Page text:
Speakout is Truthout's treasure chest for bloggy, quirky, personally reflective, or especially activism-focused pieces. Speakout articles represent the perspectives of their authors, and not those of Truthout.
Sunday May 18, 2014 marked an historic day in the all-time energy hallmarks of the world. Germany had 74% of its electrical power, just about ¾, of all its peak power demand at midday generated from renewable sources - solar thermal and photovoltaic (PV) solar cells, wind energy and biomass - with the remaining ¼ coming from dirty fossil fuels, carbon dioxide and other greenhouse gas (GHG) gases emittin genergy generation such as coal, oil, natural gas and nuclear energy.
On Monday, November 17, 2008, I had the great honor and pleasure to host the late Dr. Hermann Scheer at the newly opened first LEED-certified auditorium at the Institute for the Environment at UCLA, then having Dr. Mary Nichols as its Director, now currently serving as the chair of the California Air Resources Board, for a free and open to the public lecture titled "Energy Autonomy" that I had organized earlier in collaboration with the 100% Renewables Policy Institute, while working towards my doctorate in engineering at UCLA.
An international consortium of medical cannabis organisations are demanding that humans, regardless of state or allegiance and without qualification, be able to use cannabis therapeutically. In a joint declaration, the organisations from Europe and North America refer to Article 3 of the Declaration of Human Rights adopted by the United Nations in 1948. The declaration is the beginning of a worldwidecampaign on the use of cannabis for therapeutic purposes.
The declaration was published in six languages on a dedicated Web site (www.medical-cannabis-declaration.org), and it states: “Every medical doctor has the rightto treat his or her patients with cannabinoids and cannabis products according to the rules of good medical care” and “every patient has the right to access cannabis and cannabinoids for medical treatment supervised by a medical doctor, regardless of social status, standard of living or financial means.”
Legal charity Reprieve has threatened legal action against the British government over its failure to investigate the role of UK telecoms giant BT in facilitating covert US drone strikes in Yemen.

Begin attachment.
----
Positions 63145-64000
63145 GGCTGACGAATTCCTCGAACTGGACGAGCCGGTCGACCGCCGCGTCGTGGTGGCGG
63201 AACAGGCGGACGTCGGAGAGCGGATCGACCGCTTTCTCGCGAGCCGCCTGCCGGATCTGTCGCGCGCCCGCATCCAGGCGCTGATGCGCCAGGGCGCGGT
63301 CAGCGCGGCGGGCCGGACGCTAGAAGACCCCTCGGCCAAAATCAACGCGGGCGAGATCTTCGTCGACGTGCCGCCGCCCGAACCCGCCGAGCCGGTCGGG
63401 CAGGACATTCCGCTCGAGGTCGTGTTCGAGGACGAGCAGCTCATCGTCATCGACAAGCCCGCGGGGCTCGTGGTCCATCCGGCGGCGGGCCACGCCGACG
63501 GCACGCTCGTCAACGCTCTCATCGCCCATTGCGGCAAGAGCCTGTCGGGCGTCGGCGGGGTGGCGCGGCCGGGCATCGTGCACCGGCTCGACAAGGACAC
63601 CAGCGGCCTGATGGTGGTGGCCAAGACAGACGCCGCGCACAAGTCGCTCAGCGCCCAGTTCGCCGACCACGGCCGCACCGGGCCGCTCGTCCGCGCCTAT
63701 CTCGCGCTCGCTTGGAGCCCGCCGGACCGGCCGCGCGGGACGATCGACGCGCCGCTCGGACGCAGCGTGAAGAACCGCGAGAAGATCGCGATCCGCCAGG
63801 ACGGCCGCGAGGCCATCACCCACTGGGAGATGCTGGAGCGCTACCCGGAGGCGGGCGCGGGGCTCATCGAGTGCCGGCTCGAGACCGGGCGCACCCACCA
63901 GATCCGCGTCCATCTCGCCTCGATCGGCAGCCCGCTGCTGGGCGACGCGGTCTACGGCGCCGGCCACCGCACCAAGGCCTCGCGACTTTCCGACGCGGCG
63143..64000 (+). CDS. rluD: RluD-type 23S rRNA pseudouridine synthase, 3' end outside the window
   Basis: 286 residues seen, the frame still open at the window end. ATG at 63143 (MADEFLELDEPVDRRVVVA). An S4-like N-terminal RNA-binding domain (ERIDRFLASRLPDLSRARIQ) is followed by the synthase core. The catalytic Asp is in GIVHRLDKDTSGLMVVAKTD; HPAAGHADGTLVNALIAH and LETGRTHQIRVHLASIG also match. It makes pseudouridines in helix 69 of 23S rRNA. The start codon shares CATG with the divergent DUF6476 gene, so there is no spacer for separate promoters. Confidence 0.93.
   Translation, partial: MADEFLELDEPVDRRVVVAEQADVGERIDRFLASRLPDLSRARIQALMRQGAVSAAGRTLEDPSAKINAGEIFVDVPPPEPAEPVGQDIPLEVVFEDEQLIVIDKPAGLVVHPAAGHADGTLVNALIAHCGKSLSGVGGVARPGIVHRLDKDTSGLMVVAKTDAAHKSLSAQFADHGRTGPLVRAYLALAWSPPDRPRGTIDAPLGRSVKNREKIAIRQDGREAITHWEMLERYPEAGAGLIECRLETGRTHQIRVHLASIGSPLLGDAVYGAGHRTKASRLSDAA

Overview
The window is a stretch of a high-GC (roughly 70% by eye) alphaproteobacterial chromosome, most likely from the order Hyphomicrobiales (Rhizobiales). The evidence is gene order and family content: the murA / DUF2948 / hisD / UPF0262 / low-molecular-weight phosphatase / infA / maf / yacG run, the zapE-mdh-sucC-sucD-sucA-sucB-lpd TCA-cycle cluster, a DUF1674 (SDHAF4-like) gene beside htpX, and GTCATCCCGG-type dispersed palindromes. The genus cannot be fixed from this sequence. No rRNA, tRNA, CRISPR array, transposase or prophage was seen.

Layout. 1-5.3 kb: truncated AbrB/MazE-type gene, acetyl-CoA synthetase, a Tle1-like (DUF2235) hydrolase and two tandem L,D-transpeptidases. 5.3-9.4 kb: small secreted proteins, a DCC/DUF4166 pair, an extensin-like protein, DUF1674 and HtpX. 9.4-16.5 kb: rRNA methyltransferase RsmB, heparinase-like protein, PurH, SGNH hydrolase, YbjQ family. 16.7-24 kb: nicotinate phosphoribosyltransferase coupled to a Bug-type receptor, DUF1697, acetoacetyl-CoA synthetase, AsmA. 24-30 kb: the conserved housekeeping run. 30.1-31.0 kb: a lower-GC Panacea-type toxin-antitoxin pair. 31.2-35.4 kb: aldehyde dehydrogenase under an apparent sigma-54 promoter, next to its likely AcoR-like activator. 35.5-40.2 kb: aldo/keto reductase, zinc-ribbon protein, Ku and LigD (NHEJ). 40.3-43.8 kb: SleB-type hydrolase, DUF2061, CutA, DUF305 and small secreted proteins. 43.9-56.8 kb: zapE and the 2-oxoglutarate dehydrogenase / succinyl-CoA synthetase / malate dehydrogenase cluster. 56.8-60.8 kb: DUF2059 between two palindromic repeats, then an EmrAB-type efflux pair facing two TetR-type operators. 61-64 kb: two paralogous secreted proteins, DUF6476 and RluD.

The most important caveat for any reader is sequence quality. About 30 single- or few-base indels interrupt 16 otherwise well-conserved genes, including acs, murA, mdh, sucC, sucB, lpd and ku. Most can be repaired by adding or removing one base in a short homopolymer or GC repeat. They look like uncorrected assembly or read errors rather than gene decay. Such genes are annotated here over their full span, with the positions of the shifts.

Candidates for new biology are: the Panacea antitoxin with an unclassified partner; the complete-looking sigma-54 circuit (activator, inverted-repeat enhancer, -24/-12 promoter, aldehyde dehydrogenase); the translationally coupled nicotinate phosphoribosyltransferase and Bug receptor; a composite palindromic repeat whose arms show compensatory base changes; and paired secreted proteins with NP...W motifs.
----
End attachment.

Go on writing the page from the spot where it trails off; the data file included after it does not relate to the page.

BT has earned an estimated $23m from a US government contract to supply key communications infrastructure between RAF Croughton – a US military base in Northamptonshire – and Camp Lemonnier in Djibouti, the secret base from which armed drones reportedly carry out lethal strikes in Yemen. According to the US military, American forces stationed at RAF Croughton provide “global strike operations.”
Legal investigations have begun on behalf of Mohammed al-Qawli, a Yemeni civil servant who lost his brother, a primary school teacher, and cousin, a 20-year-old student, in a drone strike in January 2013. They follow a July 2013 complaint by Reprieve to the UK government watchdog, the National Contact Point (NCP) for the Organisation for Economic Development (OECD) Guidelines. That complaint was rejected after the NCP said it had no duty to “conduct research or interrogate” BT.
It was inspiring and informative attending the rally with Angela Davis and the celebration of the lifelong political work of Charlene Mitchell, the founder of the National Alliance Against Racist and Political Repression (NAARPR). The rally and award ceremony honoring Davis and Mitchell capped a two-day National Forum on Police Crimes at the University of Chicago.
The National Forum held workshops highlighting police crimes against undocumented and other immigrant workers, the labor movement and all workers, the LGBTQ community, women, peace, and solidarity activists, and people of color.
Central themes reflected in the workshops and the rally included the current condition of police misconduct in the United States, an analysis of the fundamental role of the police and incarceration in the United States, the interconnectedness of forms of repression and the struggles against them, and the twin roles of repression and ideology as the glues holding together a global political economy in crisis. Last, the celebration of the 41 years of the NAARPR illustrated the possibilities of struggle and victory.